If you're completely new to running you would be best going to a really good running shop staffed by fanatics and taking their advice. I don't know your area but the excellent Running Bear in Alderley Edge is not a million miles from Chester.

Bear in mind that Iain is an elite athlete and many people can't get away with the sort of minimalist shoes he's using. (Wow, congrats on selection Iain!)

Also, whilst running might seem a self-evidently normal human activity good running style/form is not necessarily so and is really important. Joining a club which welcomes and coaches beginners is worthwhile even if only for a few months. I know a couple of the lads from Tattenhall runners (near you) and they are a friendly bunch.

Good luck with it
Milesy - on 27 Jun 2013
I over pronate because my arches have collapsed. That ship has sailed already so I need some arch support. I just use my NHS orthotic insoles in a pair of neutral trainers though.
SteveRi - on 27 Jun 2013
If you're in Chester there's Up & Running. Running Bear great if you want an away day (first offroad shoes I ever bought I went there and did the Kinder Downfall route straight after - proper life changing day!). If you fancy a club Tattenhall mentioned are great, as are Delamare Spartans, and us of course (Helsby). If you're a bit more beginnery there's a new Run Chester group. Tried the Delamere parkrun?
spamo on 27 Jun 2013
In reply to colina:

I would personally forget (to a degree) about the price tag. I wanted to start running when I was 18 to lose some weight so went to a proper running shop and purchased some 120 decent and supportive trainers. Luckily for me they were heavily discounted to about 80!

The point is I used them for a month and then gave up but every summer I come back from Uni I start using them again and have never had any problems. I am now 23 and running fairly regularly and they are still going. I very much doubt this would be the case if I had bought some cheaper ones. They either would have fallen apart or I would have got joint pains from incorrectly fitted running shoes and given up completely!

With running shoes always go for quality!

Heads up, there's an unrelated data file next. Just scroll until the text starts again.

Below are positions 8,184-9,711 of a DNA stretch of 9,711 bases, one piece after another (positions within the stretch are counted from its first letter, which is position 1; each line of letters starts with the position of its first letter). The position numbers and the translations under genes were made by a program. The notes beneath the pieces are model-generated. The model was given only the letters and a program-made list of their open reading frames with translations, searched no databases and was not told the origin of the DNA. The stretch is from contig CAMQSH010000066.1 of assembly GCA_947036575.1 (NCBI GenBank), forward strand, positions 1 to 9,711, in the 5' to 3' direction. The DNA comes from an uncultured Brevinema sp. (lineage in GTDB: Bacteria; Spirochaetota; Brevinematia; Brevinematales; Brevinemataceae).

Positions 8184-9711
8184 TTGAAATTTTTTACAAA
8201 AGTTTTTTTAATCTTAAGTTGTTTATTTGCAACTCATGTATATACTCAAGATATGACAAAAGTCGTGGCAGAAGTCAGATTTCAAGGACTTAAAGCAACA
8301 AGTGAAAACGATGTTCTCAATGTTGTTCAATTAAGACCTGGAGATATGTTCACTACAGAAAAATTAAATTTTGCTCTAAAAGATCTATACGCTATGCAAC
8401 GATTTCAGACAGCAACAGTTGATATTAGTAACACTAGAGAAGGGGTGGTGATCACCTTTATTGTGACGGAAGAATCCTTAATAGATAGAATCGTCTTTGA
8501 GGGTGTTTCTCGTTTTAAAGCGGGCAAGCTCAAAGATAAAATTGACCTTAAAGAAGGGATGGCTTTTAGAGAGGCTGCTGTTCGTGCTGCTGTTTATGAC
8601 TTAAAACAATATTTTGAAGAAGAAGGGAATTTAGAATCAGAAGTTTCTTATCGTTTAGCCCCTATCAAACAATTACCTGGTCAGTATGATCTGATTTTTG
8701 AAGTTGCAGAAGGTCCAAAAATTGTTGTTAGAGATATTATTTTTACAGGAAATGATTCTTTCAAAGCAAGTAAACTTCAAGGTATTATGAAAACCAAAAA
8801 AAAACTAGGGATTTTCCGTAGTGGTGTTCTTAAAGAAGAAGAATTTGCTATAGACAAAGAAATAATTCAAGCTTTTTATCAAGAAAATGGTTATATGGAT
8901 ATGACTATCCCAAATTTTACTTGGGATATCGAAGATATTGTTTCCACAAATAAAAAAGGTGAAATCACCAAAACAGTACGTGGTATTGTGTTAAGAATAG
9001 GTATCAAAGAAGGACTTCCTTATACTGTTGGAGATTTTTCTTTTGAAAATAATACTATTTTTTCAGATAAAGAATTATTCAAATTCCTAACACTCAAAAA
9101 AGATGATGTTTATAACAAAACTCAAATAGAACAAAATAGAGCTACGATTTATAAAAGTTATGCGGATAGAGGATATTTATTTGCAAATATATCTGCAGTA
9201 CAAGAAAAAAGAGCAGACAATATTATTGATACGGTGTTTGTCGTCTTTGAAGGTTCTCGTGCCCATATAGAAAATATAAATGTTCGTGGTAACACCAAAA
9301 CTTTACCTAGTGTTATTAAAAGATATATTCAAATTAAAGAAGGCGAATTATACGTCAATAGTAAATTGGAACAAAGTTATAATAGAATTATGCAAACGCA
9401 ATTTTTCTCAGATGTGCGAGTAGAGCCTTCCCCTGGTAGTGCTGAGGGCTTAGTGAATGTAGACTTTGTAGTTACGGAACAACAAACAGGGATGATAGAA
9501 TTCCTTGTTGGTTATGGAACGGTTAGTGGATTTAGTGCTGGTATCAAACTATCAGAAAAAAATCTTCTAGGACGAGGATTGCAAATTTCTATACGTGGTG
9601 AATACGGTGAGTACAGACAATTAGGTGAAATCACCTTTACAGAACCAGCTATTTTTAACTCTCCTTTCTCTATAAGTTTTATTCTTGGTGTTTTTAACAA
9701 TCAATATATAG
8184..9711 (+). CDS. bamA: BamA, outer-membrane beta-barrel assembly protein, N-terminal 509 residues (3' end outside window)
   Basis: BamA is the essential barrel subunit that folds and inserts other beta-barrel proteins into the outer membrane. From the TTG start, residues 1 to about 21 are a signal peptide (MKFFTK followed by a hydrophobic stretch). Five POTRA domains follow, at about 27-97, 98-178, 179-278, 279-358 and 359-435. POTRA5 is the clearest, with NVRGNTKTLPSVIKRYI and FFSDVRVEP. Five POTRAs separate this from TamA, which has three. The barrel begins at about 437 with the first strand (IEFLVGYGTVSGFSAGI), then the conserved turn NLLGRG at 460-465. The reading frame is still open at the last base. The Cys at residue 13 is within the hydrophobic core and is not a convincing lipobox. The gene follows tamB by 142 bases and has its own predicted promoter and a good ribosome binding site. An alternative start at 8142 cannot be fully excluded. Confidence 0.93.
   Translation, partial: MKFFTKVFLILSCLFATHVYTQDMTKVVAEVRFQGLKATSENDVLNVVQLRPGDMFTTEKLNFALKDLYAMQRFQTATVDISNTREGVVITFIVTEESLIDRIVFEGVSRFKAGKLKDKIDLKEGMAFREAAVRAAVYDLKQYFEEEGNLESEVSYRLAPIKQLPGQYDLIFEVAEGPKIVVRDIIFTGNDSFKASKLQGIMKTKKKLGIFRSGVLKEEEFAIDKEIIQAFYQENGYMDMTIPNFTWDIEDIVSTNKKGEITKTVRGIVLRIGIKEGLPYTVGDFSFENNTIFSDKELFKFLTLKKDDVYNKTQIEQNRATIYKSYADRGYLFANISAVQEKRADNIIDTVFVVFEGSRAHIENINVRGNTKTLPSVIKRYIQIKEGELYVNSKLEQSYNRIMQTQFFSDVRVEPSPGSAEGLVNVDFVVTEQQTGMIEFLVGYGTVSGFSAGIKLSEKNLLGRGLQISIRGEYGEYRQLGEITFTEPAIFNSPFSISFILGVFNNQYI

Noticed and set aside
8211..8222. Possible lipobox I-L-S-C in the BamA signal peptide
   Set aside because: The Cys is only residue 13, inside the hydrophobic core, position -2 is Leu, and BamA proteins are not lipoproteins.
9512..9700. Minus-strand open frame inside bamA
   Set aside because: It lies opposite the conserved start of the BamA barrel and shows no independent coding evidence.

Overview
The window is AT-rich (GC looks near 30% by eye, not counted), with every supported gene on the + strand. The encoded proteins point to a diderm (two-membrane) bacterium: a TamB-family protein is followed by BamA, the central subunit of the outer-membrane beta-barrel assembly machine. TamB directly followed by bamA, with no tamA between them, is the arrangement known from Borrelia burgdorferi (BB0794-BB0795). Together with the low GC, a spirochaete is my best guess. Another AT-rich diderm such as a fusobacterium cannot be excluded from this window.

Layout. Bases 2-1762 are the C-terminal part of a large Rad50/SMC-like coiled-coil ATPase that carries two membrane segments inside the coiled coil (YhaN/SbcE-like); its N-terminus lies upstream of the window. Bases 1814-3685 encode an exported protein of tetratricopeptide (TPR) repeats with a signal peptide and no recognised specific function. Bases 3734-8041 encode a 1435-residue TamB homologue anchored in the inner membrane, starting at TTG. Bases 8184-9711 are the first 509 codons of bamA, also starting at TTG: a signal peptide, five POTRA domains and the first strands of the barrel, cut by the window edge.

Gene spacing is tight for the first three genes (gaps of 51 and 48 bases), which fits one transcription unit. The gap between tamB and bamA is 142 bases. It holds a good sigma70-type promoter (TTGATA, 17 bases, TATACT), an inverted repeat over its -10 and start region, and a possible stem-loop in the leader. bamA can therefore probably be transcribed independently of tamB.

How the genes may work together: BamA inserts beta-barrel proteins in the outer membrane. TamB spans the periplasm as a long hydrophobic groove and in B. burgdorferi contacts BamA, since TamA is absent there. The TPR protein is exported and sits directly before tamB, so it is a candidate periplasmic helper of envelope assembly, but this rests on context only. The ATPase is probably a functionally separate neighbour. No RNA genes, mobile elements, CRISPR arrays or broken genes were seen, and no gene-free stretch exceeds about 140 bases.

Milesy - on 27 Jun 2013
When I used to be fat and unfit I started running in a pair of Gazelles! Not a smart idea as I think that contributed to my feet and knee problems.
Ava Adore - on 27 Jun 2013
In reply to colina:

Don't take them back just because they're cheap and Karrimor. A serious runner I know buys cheap shoes because he does so much mileage he gets through them quickly. Cheap shoes seem to suit him though. Sadly, they don't me. I've tried every brand known to man and generally end up with expensive Asics as I like their cushioning.
Bob kate bob on 27 Jun 2013
In reply to Ava Adore: You have reminded me, I have 2 good pairs of running shoes that I have hardly worn. They just wern't wide enough for my excesivly wide feet. So I really should sell them on.
Ava Adore - on 27 Jun 2013
In reply to Bob kate bob:

I too have wide feet. A lot of brands are just too darned narrow. Asics are always a great fit for me though.
JamButty - on 27 Jun 2013
In reply to colina: I've found the "new" Karrimor cheap shoes seem to have exposed stitches in silly places, so they rub.
I'd support the views about checking your gait, as I think it contributed to my achilles problems a few years back, changed shoes and no problems - Ascic gels by the way which can be around 50, great shoes.
Bob kate bob on 27 Jun 2013
In reply to Ava Adore: I have a pair of these
http://www.runandbecome.com/Shop-Online/Womens-Running-Shoes/Road/Stability/New-Balance-W940-v2-%28D...

The lady in the shop said most people that think they have wide feet find them too wide. They were perfect for me :-)

I like that Run and Become have a section all about wide fitting running shoes http://run.runandbecome.com/running-product-reviews/shoes/best-wide-fitting-running-shoes/

Ava Adore - on 27 Jun 2013
In reply to JamButty:

I recently bought a pair of Asics (can't remember model) which were 90 (reduced from 120). Expressing my horror at the price to the shop assistant, I asked whether they'd make me run faster. "Oh yes", she said with a smile, "I guarantee it".

The following week I got a 5K PB and a 6 mile non-race PB.

:-)
The New NickB - on 27 Jun 2013
In reply to spamo:

I suspect your logic a bit, virtually all shoes from reputable brands are of similar quality, you tend to pay more for things like support, design, new technology, brand exclusivity etc.

To the OP, as others have said take advice from a decent shop, they can probably offer shoes at various price points and may be able to offer sale shoes. Get the ones that feel good on your feet.

Sweatshop do a 30 day no quibble return policy, they will also give you 10% discount if you register for parkrun (free, you don't even have to do it) and take along your barcode.
Glyno - on 27 Jun 2013
In reply to colina:

I see from your profile you're in Chester.
I'd recommend the Asics shop at Cheshire Oaks for good advice and reductions on excellent shoes.
colina - on 27 Jun 2013
In reply to Glyno: bloody hell /too late just bought some from the running shop in bridge street chester about n hour ago ,look the business the make is "brooks" will probably stick with them now but will bare in mind Cheshire oaks for next time! thanks.